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There is a theorem that states that two quadratic forms over $\mathbb{Q}_p$ are equivalent iff they have the same rank, discriminant and the same $\epsilon$ invariant.

(The last is defined as follows: if $f = \sum_{i=1}^n a_ix_i^2$ then $\epsilon(f) = \prod_{1\le i < j \le n} (a_i,a_j)$, where $(\cdot,\cdot)$ is the Hilbert symbol over $\mathbb{Q}_p$.)

The proof (from Serre's Arithmetic) is based on a previous theorem, which relates these invariants to the elements the forms represent.

However, I do not know how I can show that two particular forms are equivalent (with the same invariants of course). So fix some prime $p$ and consider the following two forms over $\mathbb{Q}_p$:

\begin{equation} f(x) = x_1^2 + x_2^2 + x_3^2 + x_4^2 - (x_5^2 + x_6^2 + x_7^2) \nonumber \end{equation} and \begin{equation}
g(x) = -(x_1^2 + x_2^2 + x_3^2 + x_4^2 + x_5^2 + x_6^2 + x_7^2) \nonumber \end{equation}

How can I show in particular that these two are equivalent (without using the classification theorem above)? Thanks.

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Have you tried the book by O'Meara? –  Geoff Robinson Mar 20 '12 at 16:30
    
No, does it have such examples? –  milcak Mar 20 '12 at 16:52
    
They are not equivalent when $p = \infty$ –  Will Jagy Mar 20 '12 at 17:01
    
Yes of course not, but when $p$ is a "finite" prime they are (or should be) –  milcak Mar 20 '12 at 17:04
1  
The book "Introduction to Quadratic Forms " by Timothy O'Meara is considered a classic text. I hve not read it for some years, but it is very comprehensive. –  Geoff Robinson Mar 20 '12 at 18:35

2 Answers 2

I think what you probably want from us is this: on pages 43 to 44 of Rational Quadratic Forms by J. W. S. Cassels, CASSELS we find tables of $(a,b)_p$ for odd primes $p,$ then for $p=2, $ finally $p=\infty$ on page 44.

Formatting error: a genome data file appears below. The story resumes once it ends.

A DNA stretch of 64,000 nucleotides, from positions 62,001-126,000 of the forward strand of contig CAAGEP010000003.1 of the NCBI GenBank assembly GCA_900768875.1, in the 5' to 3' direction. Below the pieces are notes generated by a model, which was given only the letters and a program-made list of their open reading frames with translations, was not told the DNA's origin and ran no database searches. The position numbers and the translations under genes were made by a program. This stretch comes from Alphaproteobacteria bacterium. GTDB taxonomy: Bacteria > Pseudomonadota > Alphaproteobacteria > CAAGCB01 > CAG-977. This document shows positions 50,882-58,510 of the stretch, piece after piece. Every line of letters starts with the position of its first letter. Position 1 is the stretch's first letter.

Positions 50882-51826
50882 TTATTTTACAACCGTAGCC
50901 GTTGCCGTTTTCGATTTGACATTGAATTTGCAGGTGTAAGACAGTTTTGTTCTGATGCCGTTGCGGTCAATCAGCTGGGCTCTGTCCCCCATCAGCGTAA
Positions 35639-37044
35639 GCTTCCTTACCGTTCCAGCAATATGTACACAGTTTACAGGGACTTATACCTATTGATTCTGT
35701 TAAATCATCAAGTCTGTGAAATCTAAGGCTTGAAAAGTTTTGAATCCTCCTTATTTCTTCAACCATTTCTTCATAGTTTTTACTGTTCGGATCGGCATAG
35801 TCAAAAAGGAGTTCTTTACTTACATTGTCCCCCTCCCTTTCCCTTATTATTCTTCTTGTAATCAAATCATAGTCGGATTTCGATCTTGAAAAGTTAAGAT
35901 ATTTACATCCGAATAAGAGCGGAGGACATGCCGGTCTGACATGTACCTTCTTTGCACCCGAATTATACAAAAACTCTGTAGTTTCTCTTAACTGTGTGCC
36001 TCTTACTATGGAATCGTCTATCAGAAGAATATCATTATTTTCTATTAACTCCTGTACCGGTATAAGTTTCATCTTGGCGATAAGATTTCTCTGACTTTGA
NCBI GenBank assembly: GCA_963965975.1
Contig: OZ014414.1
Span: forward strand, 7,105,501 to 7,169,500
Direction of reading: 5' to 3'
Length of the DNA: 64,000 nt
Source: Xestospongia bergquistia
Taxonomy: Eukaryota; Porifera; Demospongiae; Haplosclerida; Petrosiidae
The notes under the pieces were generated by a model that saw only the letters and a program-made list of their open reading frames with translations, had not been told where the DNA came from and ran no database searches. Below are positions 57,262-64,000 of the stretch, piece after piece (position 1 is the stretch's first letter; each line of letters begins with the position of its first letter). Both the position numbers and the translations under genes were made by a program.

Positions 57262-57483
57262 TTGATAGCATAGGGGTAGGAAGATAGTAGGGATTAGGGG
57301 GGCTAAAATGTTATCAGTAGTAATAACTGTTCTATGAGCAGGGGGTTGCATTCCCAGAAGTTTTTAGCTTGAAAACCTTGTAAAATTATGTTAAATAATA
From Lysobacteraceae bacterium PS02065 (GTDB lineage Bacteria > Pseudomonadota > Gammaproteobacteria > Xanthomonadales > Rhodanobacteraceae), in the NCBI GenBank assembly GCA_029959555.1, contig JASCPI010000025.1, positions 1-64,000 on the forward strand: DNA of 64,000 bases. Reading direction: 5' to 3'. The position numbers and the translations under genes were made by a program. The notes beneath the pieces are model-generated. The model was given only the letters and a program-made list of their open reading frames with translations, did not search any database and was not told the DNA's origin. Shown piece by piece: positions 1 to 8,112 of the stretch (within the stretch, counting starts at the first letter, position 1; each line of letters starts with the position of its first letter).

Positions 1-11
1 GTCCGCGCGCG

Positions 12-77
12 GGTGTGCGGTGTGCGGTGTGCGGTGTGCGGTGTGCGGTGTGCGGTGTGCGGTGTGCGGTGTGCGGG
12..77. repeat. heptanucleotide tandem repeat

For odd primes $p,$ $$ (1,1)_p = (1,-1)_p = (-1,-1)_p = 1, $$ as we only begin to get $-1$ as an outcome if at least one argument $n$ has $ p^{2k - 1} \parallel n.$ So your two forms have the same invariant $\varepsilon$ as in Serre, defined page 35, then used page 39, Theorem 7. As they have the same rank $7$ and discriminant $-1,$ your two forms agree in $\mathbb Q_p$ for odd finite $p.$

We get a slightly different picture for $p=2$ that is $$ (1,1)_2 = (1,-1)_2 = 1, \; \; \; (-1,-1)_2 = -1. $$ For your first form, we get index pairs $56, 57, 67$ giving a factor of $-1$ each, result is $-1.$ For your second form, all $21$ ordered pairs give $-1,$ once again $-1$ and the two forms are equivalent in $\mathbb Q_2$ as well. Anyway, $$ \left( \begin{array}{c} 3 \\ 2 \end{array} \right) = 3, \; \; \; \left( \begin{array}{c} 7 \\ 2 \end{array} \right) = 21 $$ are both odd, which is what does it. Given that all your coefficients are $\pm 1,$ this amounts to the fact that $3 \equiv 7 \pmod 4.$

The case of $p = \infty$ is different. Serre does that on page 40. If you just look at discriminant, rank, and invariant, they are the same. It seems he leaves the statement that the signature is an invariant to the next page, 41. Sylvester's law of inertia is the fact that, over the reals, rank and signature are a complete set of invariants.

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Since this is only about $p$-adics, an elementary argument that comes to mind would be as follows (unless I totally missed something).

If $p\equiv 1\pmod4$, then $-1=a^2$ for some $a\in\mathbf{Z}_p^*$. Therefore $x^2$ and $(ax)^2=-x^2$ are equivalent.

If $p\equiv -1\pmod4$, then $-1=a^2+b^2$ for some integers $a,b\in\mathbf{Z}_p^*$. In this case $x^2+y^2$ is equivalent to $$ (ax+by)^2+(bx-ay)^2=(a^2+b^2)(x^2+y^2)=-(x^2+y^2). $$ Two or four such equivalences convert your $f$ to $g$.

And let's not forget the prime $p=2$. Taking norms of the product of quaternions $$ (2+i+j+k)(x_1+x_2i+x_3j+x_4k) $$ tells us that $$ \begin{aligned} 7(x_1^2+x_2^2+x_3^2+x_4^2)&=(2x_1-x_2-x_3-x_4)^2+(x_1+2x_2-x_3+x_4)^2\\ &+(x_1+x_2+2x_3-x_4)^2+(x_1-x_2+x_3+2x_4)^2. \end{aligned} $$ Combining this with the fact that $\sqrt{-7}\in\mathbf{Q}_2$ allows you to turn the sum of four squares to its negative by an equivalence transformation.

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